The family of former military dictator Pervez Musharraf has said that "significant medical, legal, and security challenges" need to be considered before making a decision regarding his return to Pakistan.

The retired general is suffering from amyloidosis — a rare disease in which an abnormal protein called amyloid builds up in organs and tissues throughout the body. His illness first came to light in 2018.

Musharraf, who had left the country for Dubai in 2016, had been hospitalised for the past few weeks. Since news of his frail condition was reported, PML-N bigwigs have signalled their willingness to allow his return.

In a statement via Musharraf's official Twitter account on Saturday, the family said: "Communications have been received from official and unofficial channels that [Musharraf's] return home will be facilitated. We sincerely appreciate these overtures since Pakistan is home."

But, the family added that it had to consider "significant medical, legal and security challenges" in this regard.

"An uninterrupted supply and administration of experimental drug Daratumumab [is] needed alongside [the] associated treatment of amyloidosis that are currently not available in Pakistan," the family added.

Army, Nawaz on ‘same page’ over Musharraf’s return

Earlier this month, the retired general's family had said that Musharraf had been hospitalised for some time due to a complication of his ailment. However, the family had refuted reports that he had been placed on a ventilator.

"Going through a difficult stage where recovery is not possible and organs are malfunctioning. Pray for ease in his daily living," the family had said on June 10.

Since then, PML-N Supremo Nawaz Sharif and Inter-Services Pub­lic Relations Director Gen­eral Maj Gen Babar Iftik­har both appear to be on the same page regarding Musharraf’s return to Pakistan.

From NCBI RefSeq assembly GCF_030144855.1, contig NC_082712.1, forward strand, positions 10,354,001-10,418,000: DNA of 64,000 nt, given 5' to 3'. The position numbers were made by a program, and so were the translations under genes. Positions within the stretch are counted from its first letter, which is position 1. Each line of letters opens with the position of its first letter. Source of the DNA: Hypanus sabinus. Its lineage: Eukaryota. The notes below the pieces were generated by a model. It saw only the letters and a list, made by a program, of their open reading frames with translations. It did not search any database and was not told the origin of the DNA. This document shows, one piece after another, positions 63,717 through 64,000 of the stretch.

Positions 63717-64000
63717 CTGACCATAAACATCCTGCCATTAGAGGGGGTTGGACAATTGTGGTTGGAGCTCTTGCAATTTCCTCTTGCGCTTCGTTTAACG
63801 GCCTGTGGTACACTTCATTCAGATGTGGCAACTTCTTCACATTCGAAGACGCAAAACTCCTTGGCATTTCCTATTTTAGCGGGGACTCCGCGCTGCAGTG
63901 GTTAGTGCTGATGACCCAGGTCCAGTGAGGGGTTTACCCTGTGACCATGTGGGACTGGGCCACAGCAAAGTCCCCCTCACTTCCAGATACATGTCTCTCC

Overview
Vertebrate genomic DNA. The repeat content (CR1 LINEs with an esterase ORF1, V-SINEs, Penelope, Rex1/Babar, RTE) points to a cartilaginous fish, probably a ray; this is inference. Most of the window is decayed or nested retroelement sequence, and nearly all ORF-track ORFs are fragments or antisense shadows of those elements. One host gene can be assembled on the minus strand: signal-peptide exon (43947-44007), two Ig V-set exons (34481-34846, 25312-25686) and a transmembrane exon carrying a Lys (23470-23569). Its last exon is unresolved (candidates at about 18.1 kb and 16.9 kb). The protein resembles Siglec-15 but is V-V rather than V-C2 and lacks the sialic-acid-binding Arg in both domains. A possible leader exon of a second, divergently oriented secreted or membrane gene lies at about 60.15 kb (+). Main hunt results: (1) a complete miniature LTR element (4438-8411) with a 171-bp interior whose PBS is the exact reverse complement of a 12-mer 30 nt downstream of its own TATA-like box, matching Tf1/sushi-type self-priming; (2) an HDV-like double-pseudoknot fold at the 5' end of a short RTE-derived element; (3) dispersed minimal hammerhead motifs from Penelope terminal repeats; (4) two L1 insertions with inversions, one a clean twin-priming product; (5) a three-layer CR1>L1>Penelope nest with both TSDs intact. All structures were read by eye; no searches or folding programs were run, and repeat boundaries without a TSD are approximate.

In an interview with anchor Kamran Shahid on Dunya News on June 14, DG Iftikhar said that Musharraf’s return to Pakistan from the UAE was a decision for his family and doctors to make, adding: “The stance of the institution and its leadership is that he should come back.”

Hours after the ISPR DG’s comments were aired, former prime minister and PML-N supreme leader Nawaz Sharif also tweeted about Musharraf’s mooted return to the country, saying: “I have no personal enmity or animosity towards Pervez Musharraf. I don’t want anyone else to suffer the trauma I have had to endure.”

Nawaz, whose democratically-elected government was ousted by Musharraf in the 1999 coup, was first imprisoned, tried and then sent into exile. But in his tweet, the former PM called on the government to facilitate his one-time political adversary and prayed for his health.

Defence Minister Khawaja Asif had also expre­ssed support for the notion of Musharraf’s return, saying that there should be no obstacle to his coming back. The issue was also discussed in the Senate last week.

On March 30, 2014, Musharraf was indicted for suspending the Constitution on November 3, 2007.

On December 17, 2019, a special court handed Musharraf death sentence in the high treason case against him.

The former military ruler left the country in March 2016 for Dubai to seek medical treatment and hasn't returned to Pakistan since.

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